Ilkeston and District Local History Society

Welcome to the Ilkeston and District Local History Society (IDLHS) website. If you are a new visitor, please find time to browse through the pages. The site features information on the history of Ilkeston and district and you can find details on the About the IDLHS page.

Available now . . .

Ilkeston as it was — Its history in 50 chapters

by Ann Featherstone and Beverley Kilby

A look at some of the events, people and things that have shaped the Ilkeston we know today and celebrating 50 years of the Ilkeston and District Local History Society.

Copies of the new book will be available at just £10.

The authors

The book is an unusual format and a new departure for the Society. There are 50 chapters, each taking a different topic in Ilkeston’s history, from British Restaurants to Windmills to the Beauty Spot and the Mines Rescue. It delves back into the 16th century and the Weaver Pool, the 18th century for St Mary’s clock and comes up to date with the Spitfire Fund of the 1940s and the building of Kirk Hallam Infant School in the 1950s. Little known regions and buildings are uncovered: the soot factory on Rutland Street, the Empress Theatre and The Nook, a house on Wilmot Street which has become part of the HSBC bank. Local people’s recollections of the sounds and smells of Ilkeston have been gathered using the Il’son Bygones group on Facebook, and they have also contributed to the chapter about pre-fab housing, recalling their homes on Erewash Square.

Years of Change

The book proved very popular at the launch, with keen customers buying multiple copies to send as Christmas presents to relatives round the world.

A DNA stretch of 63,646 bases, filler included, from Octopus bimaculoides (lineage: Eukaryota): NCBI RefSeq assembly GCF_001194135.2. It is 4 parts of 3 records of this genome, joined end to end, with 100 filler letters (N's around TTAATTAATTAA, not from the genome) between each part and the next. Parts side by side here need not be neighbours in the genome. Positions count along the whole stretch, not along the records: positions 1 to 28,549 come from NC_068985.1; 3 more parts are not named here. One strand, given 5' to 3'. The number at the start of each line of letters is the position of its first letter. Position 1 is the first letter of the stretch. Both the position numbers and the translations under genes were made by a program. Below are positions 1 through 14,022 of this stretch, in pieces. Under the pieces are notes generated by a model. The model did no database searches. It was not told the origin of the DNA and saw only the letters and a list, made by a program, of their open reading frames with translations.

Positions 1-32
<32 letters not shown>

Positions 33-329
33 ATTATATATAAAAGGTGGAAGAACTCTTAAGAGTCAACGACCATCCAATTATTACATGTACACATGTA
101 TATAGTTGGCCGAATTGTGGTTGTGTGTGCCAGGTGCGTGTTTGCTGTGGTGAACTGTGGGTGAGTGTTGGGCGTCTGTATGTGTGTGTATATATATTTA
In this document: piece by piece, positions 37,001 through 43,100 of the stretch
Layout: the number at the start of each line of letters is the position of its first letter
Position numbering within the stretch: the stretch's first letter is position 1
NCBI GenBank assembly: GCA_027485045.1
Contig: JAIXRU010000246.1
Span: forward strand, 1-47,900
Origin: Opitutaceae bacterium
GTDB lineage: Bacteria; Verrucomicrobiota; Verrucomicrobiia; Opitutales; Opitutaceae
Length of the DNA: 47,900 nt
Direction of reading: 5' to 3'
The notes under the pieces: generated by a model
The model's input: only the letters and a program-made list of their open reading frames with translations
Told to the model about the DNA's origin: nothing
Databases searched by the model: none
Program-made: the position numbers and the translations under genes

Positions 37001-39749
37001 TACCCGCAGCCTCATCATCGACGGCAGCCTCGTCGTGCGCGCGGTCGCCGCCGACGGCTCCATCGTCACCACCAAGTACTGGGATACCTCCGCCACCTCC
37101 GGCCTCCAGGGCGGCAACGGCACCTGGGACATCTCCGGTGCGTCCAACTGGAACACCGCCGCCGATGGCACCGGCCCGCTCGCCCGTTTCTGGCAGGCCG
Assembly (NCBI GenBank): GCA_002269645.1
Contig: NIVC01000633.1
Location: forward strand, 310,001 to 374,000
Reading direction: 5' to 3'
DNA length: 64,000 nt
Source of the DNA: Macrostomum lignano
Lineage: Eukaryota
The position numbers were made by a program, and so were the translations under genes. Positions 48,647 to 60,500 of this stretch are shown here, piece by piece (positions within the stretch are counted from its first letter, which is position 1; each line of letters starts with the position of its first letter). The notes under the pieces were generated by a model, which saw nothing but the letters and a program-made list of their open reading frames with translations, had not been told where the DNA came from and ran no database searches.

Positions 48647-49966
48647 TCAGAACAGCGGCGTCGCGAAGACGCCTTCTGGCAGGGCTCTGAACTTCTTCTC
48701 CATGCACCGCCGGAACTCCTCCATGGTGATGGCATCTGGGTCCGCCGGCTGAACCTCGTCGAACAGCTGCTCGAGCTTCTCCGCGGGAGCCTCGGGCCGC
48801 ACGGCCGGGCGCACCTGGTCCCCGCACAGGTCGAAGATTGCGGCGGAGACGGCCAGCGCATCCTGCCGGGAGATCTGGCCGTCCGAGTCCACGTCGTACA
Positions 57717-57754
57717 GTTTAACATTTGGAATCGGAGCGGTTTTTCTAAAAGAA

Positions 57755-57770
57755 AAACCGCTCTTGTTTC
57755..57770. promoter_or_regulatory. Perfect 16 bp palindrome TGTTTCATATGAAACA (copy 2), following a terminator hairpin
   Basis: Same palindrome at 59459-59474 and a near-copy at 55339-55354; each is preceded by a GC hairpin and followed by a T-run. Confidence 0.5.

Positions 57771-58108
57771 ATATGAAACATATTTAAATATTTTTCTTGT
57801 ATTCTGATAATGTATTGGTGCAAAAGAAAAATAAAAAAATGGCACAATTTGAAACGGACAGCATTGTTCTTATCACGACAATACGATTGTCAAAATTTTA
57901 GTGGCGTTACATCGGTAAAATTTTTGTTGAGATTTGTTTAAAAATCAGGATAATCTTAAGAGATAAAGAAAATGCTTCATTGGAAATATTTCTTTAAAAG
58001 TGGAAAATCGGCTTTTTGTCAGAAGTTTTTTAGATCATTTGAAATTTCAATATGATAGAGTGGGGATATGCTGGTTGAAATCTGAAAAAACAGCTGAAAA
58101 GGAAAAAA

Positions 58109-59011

Copies are also available by mail order through our Publications page.

Out now . . .

Years of Change

Available from Blinks on South Street, Ilkeston Library, Erewash Museum, U-Choose on Bath Street and the Coffee Bean lower Bath Street, priced £6. Also available by post at £7.50, including carriage — please see the Publications page, which has details of all books and maps published by the Society.

Ilkeston’s latest commemorative plaque

On 31st January 1916 a Zeppelin flew over the East Midlands passing over Ilkeston and the Stanton Iron Works and dropping bombs on the way. This plaque, placed on the north wall of St Bartholemew’s Church in Hallam Fields, records the event and the names of the only two local men who lost their lives that night, Walter Wilson of Station Road Ilkeston and James Hall of Stapleford.

Zeppelin plaqueZeppelin plaque

The plaque was unveiled by Fred Wilson, the great nephew of Walter Wilson.

Who’s that with Danny Corns?

Robert Lindsay pops in to the Smoothie Bar

Robert Lindsay at the Smoothie Bar

Ilkeston-born actor Robert Lindsay met with the Society’s President Danny and Chairman Stephen Flinders at Paul’s Smoothie Bar on Bath Street, Ilkeston recently to discuss events for the Society’s Golden Jubilee Year, of which he has very kindly agreed to be Patron.

He’s seen in this photograph talking with two good friends of the Society, Robert Attewell of Ilkeston Life newspaper (left) and Paul Opiah, Smoothie Bar Proprietor.

Plaque to Brian Shaw

Seasoned spokesperson for the Society, Danny Corns was very pleased to conclude a project to commemorate the birthplace of an internationally-known son of Ilkeston, Lieutenant Colonel Brian Duncan Shaw. His story will appear in the next Herald.

Brian Shaw Plaque

Danny Corns with Margaret Boam and Terry Holbrook, descendents of Brian Shaw's sister

Danny Corns interview Brian Shaw plaque

Danny being interviewd by James Roberson for East Midlands Today, and the plaque

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Acknowledgements: The Society would like to sincerely thank Erewash Museum and Ilkeston Library for the use of its photographic collection.
All the material found on this website is the copyright of the Ilkeston and District Local History Society and/or contributors © 2011.
The IDHLS has no objection to anyone wishing to use or to print out this material for private or academic use, however it would be appreciated if an acknowledgement as to the material’s origin is mentioned if used.